Every -ism fits in a bag

Vloris Fisser
ABOUT
WORKS
WRITING
-350 gram of white flower
-3,5 gram of instant yeast (half a package)
-220 ml of half warm water
-A bottle of sunflower oil
-One egg

-Take a bowl and dissolve the yeast in the water
-Put the flower in another bowl and gently pour in the water and yeast mixture
-Prepare a dough by working the mixture till it no longer sticks to your fingers
-Leave to rest for 15 minutes

-Put a large pan on the fire and fill it with oil three thumbs high
-Take a piece of dough from the bowl and work it with your hands to form a ball the size of a golf ball
-Check if the oil is hot enough
-Stirfry the ball of dough untill golden brown and put it on a plate

-Take a new piece of dough and work it around the stirfried one, creating a larger ball
-Stiryfry this as well
-Repeat once more, so the ball increases in size and contains three layers of dough.

-Put a steelpan filled with water to boil and put on a steaming basket
-Steam the dough ball for 10 minutes

-Lay the dough on the bottom of a greased oven dish and gently squeeze it as flat as possible, making sure it doesn’t fall apart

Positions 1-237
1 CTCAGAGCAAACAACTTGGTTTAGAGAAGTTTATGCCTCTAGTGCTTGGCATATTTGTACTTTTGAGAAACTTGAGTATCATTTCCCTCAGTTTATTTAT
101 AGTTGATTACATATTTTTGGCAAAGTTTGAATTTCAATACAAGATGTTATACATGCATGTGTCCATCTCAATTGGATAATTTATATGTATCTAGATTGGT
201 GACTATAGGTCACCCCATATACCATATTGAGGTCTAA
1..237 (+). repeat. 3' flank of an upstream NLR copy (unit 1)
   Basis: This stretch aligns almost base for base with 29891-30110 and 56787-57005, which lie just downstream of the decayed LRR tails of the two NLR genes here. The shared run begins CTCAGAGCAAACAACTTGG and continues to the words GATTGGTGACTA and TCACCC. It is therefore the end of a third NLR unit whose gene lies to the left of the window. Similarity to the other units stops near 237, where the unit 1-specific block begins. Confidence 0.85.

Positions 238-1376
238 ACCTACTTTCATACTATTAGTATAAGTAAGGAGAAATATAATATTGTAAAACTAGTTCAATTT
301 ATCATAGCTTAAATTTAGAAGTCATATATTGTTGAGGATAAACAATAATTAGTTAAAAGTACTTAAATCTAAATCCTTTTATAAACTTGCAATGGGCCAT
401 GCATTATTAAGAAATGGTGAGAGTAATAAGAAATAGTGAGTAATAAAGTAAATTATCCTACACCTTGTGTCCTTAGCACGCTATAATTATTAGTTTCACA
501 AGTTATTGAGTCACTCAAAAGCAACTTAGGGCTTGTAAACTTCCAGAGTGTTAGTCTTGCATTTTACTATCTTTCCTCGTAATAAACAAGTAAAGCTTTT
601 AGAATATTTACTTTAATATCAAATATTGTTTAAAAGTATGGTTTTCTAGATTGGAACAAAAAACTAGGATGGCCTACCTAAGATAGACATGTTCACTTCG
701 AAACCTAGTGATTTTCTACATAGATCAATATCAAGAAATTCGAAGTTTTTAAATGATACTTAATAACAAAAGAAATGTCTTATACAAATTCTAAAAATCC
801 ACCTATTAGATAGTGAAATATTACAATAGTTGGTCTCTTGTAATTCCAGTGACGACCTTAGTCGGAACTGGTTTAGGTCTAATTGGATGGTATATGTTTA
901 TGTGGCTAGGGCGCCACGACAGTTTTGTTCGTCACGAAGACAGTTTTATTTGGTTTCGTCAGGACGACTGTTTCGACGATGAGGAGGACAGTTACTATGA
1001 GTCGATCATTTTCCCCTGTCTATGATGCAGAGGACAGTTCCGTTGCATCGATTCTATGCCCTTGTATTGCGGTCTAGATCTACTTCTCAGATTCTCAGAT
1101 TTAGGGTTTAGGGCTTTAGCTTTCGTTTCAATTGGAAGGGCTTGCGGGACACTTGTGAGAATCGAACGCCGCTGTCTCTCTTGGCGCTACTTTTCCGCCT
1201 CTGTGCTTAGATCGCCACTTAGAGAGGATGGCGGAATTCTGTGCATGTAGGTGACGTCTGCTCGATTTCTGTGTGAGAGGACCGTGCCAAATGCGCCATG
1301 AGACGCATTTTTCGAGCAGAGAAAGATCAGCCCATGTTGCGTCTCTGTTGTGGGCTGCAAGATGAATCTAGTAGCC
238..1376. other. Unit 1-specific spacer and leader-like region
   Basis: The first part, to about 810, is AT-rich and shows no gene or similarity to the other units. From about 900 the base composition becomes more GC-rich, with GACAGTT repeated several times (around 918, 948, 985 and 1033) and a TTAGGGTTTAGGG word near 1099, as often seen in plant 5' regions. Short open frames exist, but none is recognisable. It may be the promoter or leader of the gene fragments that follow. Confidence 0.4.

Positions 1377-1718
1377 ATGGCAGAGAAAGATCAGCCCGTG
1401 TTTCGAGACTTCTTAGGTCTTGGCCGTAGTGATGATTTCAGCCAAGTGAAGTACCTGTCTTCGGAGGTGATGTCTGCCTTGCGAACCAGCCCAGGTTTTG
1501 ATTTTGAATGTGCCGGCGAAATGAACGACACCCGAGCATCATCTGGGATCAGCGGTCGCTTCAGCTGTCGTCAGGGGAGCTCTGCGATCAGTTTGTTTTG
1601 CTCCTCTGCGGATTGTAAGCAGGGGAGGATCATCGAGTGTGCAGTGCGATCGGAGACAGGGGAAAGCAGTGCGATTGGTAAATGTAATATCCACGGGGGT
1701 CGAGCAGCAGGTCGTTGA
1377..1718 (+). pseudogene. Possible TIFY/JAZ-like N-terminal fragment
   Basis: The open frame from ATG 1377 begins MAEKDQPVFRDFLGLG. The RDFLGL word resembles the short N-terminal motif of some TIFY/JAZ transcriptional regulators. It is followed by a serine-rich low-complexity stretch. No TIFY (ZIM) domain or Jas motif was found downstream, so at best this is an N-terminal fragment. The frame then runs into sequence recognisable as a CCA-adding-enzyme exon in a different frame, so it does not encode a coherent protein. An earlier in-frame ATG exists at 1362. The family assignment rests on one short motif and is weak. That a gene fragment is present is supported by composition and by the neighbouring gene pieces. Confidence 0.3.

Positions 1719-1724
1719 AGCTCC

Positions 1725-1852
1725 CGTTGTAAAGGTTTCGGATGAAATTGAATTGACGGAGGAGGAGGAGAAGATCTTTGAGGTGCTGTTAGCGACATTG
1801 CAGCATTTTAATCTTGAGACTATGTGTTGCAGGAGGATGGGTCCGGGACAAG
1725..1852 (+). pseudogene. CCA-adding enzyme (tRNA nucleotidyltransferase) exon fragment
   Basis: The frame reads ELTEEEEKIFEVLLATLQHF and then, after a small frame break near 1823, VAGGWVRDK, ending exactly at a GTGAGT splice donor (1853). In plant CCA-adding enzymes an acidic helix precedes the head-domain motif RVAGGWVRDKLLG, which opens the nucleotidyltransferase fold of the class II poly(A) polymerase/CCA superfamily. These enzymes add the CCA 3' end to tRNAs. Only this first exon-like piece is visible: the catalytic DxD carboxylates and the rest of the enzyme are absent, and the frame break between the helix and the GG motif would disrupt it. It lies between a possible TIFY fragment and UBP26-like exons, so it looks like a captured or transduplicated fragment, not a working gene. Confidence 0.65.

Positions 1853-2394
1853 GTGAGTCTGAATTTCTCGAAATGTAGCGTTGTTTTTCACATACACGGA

-Apply egg yolk on the dough’s surface
-Put the dish in the oven for 25 minutes on 180 degrees Celcius

-Check after 25 minutes, if it’s not golden brown, leave it in the oven a little longer.

-Let the dough cool down. Wrap it neatly into a thin piece of white paper (or use a newspaper)
-Put the package in a plastic bag, neutral without logo’s.

-Take the bag, go out, walk towards the nearest trash bin. Dispose

Every -ism fits in a bag is a performance with several different cooking methods; preparations, stoves, grills, deep frying pans, steamers and fire. Starting with three small pieces of dough and some fresh herbs, the process unfolds in a continuous series of unlogical cooking procedures. Every step being carried out in a routined and dedicated manner. Striving to control all processes, the simplicty of all beginning gradually transform into an inedible non-descript thing of its own.
Music by Bart Lentze and Ton Jansen.
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